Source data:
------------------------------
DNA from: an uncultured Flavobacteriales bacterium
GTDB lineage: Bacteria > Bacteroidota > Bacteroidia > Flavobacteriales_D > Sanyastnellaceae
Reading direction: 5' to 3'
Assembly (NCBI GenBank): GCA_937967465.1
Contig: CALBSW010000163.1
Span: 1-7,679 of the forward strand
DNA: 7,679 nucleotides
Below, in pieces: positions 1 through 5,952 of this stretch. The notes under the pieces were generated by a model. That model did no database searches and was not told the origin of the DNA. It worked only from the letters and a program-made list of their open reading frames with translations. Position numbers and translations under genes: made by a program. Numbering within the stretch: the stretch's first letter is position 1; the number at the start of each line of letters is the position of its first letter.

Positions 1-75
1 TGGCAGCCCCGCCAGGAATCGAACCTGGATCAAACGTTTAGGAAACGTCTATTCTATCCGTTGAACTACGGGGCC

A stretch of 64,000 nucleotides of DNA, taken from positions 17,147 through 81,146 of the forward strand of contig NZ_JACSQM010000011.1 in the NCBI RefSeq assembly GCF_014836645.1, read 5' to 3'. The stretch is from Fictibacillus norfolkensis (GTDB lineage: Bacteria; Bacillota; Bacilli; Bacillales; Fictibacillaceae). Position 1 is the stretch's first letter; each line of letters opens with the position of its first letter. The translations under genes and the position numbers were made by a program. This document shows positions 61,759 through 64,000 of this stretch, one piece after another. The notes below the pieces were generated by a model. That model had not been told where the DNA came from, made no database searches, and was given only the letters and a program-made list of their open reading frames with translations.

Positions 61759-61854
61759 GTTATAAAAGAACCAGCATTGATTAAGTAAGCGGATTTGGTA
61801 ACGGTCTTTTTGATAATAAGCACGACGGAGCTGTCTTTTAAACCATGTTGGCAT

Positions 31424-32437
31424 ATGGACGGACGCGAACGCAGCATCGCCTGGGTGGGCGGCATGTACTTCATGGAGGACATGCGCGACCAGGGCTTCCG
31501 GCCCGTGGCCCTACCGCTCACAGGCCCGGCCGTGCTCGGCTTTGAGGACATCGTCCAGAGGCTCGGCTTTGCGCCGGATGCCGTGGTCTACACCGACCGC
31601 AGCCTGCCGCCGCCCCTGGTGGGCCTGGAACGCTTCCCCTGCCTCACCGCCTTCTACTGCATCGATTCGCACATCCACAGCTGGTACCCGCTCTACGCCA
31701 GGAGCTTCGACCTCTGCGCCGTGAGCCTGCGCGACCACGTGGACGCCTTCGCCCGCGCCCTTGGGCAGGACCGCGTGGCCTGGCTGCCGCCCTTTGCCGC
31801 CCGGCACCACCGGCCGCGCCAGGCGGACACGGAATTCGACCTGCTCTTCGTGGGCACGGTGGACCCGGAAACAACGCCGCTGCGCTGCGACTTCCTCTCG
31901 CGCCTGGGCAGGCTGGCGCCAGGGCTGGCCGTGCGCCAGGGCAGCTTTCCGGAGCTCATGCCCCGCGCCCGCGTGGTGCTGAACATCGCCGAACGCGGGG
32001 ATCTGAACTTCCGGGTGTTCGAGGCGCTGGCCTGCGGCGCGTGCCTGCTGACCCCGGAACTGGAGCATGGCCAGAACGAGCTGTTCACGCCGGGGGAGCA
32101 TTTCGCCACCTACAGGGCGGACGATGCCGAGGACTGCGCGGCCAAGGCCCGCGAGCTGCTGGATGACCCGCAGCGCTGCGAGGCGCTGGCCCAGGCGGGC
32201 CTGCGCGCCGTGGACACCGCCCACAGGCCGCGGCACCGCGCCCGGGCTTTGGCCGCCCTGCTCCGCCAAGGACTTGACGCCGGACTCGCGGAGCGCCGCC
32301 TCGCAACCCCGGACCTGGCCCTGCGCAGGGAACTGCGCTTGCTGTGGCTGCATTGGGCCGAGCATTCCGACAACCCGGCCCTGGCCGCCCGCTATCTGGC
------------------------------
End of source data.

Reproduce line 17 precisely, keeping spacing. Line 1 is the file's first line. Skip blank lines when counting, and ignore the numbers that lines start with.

31501 GCCCGTGGCCCTACCGCTCACAGGCCCGGCCGTGCTCGGCTTTGAGGACATCGTCCAGAGGCTCGGCTTTGCGCCGGATGCCGTGGTCTACACCGACCGC